Fall 2021 - HSCI 214 D100
Perspectives on Mental Health and Illness (3)
Class Number: 2124
Delivery Method: In Person
Course Times + Location:
We 1:30 PM – 2:20 PM
SWH 10081, Burnaby
Fr 12:30 PM – 2:20 PM
SSCB 9201, Burnaby
Exam Times + Location:
Dec 11, 2021
3:30 PM – 6:30 PM
GYM CENTRAL, Burnaby
1 778 782-3474
Prerequisites:HSCI 100 or BISC 101, HSCI 130, all with a minimum grade of C-.
An interdisciplinary overview of mental health and mental illness among populations. A review of the distribution and risk factors of mental illnesses as well as the historical and cultural context of their development.
An interdisciplinary overview of mental health and illness with a public health approach. A review of the distribution, risk factors and treatments for mental disorders, in addition to the historical and cultural context of their development. Includes the study of personal narratives from people with lived experience of mental illness and substance use, and how these relate to course material.
This course will take an interdisciplinary approach to the study of mental health, mental illness, and substance use. These concepts will be explored from different perspectives, including historical, biological, psychological, clinical, epidemiological, and socio-economic. Distribution patterns, risk factors, organization of health systems and societal efforts toward prevention and treatment will be reviewed, with the goal of providing tools to understand the most relevant aspects of mental health in Canada and globally.
COURSE-LEVEL EDUCATIONAL GOALS:
- To develop a better understanding of the broad range of perspectives (e.g., biological, psychological, sociological, historical, political, personal) applied to explain mental health, mental illness, substance use, substance use disorders, and addiction
- To demonstrate knowledge of the prevalence and distribution of mental and substance use disorders in the population, with emphasis on Canada
- To gain a better understanding of prominent risk factors for mental disorder and harmful substance use, and preventative strategies to decrease risk throughout the life course
- To gain an understanding of common mental health issues and challenges that arise during the life course, and public heath approaches to promote mental health in populations
- To develop an understanding of the structure and organization of public services, policies and supports (including healthcare services, social services and legislation) that exist globally to address mental illness and substance use disorders
- To appreciate studied concepts from the perspective of individuals living with mental and/or substance use disorders
- Attendance and participation 20%
- Written Assignment 20%
- Midterm exam 25%
- Final exam 35%
MATERIALS + SUPPLIES:
An iClicker remote or iClicker App (“iClicker Reef”) will be required. Participation marks will require use of an iClicker and Canvas.
An Introduction to Mental Health and Illness: Critical Perspectives. Oxford University Press. Edited by Mat Savelli, James Gillett and Gavin J. Andrews. 2020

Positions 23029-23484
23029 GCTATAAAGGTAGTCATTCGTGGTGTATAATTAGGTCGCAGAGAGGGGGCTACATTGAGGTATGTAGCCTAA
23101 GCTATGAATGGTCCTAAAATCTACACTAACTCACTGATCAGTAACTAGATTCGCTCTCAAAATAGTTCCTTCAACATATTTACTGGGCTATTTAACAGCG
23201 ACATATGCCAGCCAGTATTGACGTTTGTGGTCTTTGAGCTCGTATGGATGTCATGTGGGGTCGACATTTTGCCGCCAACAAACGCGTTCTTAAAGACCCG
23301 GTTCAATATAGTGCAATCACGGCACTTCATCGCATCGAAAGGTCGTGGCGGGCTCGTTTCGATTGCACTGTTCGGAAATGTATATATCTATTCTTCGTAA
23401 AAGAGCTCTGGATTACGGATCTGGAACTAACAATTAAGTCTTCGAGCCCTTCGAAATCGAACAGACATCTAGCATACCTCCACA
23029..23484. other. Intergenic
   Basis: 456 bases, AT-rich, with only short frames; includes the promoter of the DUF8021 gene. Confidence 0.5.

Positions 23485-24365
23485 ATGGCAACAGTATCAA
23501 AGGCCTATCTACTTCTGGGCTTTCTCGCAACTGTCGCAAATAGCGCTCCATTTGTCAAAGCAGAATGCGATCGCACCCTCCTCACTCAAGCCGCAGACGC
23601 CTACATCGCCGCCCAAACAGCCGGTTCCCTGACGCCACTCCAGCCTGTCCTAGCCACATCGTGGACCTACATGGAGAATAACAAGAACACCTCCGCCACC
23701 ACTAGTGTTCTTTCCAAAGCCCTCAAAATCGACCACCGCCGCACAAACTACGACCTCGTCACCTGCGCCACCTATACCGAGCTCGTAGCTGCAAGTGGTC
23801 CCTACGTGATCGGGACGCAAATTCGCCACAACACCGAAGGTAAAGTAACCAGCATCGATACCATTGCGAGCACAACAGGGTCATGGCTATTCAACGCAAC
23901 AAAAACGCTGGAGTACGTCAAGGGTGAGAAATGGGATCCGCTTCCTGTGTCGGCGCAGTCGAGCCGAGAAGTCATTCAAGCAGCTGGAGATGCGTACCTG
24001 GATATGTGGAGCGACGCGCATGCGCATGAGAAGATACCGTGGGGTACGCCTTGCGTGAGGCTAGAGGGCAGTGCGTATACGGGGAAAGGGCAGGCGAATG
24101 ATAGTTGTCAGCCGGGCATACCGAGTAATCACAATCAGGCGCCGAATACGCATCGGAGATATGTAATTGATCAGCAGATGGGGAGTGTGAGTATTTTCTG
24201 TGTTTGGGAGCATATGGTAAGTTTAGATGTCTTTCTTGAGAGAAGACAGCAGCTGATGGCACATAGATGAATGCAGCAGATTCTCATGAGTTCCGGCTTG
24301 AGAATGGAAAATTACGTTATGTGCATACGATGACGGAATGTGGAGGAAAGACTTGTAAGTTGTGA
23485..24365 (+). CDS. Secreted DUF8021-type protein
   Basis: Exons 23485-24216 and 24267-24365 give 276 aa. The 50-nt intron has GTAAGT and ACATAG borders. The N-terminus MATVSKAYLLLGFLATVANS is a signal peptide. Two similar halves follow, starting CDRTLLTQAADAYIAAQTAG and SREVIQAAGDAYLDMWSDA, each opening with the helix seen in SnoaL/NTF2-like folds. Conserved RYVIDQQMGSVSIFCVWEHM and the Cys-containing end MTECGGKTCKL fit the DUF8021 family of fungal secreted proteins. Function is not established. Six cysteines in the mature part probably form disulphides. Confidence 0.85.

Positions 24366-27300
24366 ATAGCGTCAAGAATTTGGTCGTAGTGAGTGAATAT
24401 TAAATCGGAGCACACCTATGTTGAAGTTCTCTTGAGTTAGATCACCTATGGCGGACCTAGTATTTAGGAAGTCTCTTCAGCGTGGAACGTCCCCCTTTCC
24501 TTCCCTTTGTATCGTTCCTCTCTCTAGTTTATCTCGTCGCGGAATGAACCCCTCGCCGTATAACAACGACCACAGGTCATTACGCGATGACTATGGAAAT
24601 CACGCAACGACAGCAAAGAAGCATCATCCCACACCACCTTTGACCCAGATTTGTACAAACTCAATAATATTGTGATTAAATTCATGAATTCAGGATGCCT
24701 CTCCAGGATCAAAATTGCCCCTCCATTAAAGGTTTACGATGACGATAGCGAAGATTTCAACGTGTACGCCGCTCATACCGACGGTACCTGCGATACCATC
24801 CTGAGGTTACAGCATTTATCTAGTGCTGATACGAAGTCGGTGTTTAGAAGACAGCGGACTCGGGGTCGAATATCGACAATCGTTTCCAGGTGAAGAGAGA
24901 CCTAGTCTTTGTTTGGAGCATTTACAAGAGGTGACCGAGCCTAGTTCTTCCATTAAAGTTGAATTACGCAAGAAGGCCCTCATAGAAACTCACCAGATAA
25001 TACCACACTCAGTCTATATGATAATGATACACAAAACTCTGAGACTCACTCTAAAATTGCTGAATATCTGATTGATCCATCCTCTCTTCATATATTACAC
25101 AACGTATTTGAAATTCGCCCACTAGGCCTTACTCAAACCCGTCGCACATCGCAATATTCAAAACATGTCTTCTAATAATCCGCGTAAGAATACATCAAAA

Supplemental readings from the following will be used in some weeks:
Karp DA & Sisson GE. Voices from the Inside: Readings on the Experience of Mental Illness. Oxford University Press, USA, first published 2009.
▪ Please note that this is a relatively “easy” read! (Not textbook style.)
ACADEMIC INTEGRITY: YOUR WORK, YOUR SUCCESS
SFU’s Academic Integrity web site http://www.sfu.ca/students/academicintegrity.html is filled with information on what is meant by academic dishonesty, where you can find resources to help with your studies and the consequences of cheating. Check out the site for more information and videos that help explain the issues in plain English.
Each student is responsible for his or her conduct as it affects the University community. Academic dishonesty, in whatever form, is ultimately destructive of the values of the University. Furthermore, it is unfair and discouraging to the majority of students who pursue their studies honestly. Scholarly integrity is required of all members of the University. http://www.sfu.ca/policies/gazette/student/s10-01.html
TEACHING AT SFU IN FALL 2021
Teaching at SFU in fall 2021 will involve primarily in-person instruction, with approximately 70 to 80 per cent of classes in person/on campus, with safety plans in place. Whether your course will be in-person or through remote methods will be clearly identified in the schedule of classes. You will also know at enrollment whether remote course components will be “live” (synchronous) or at your own pace (asynchronous).
Enrolling in a course acknowledges that you are able to attend in whatever format is required. You should not enroll in a course that is in-person if you are not able to return to campus, and should be aware that remote study may entail different modes of learning, interaction with your instructor, and ways of getting feedback on your work than may be the case for in-person classes.
Students with hidden or visible disabilities who may need class or exam accommodations, including in the context of remote learning, are advised to register with the SFU Centre for Accessible Learning (email@example.com or 778-782-3112) as early as possible in order to prepare for the fall 2021 term.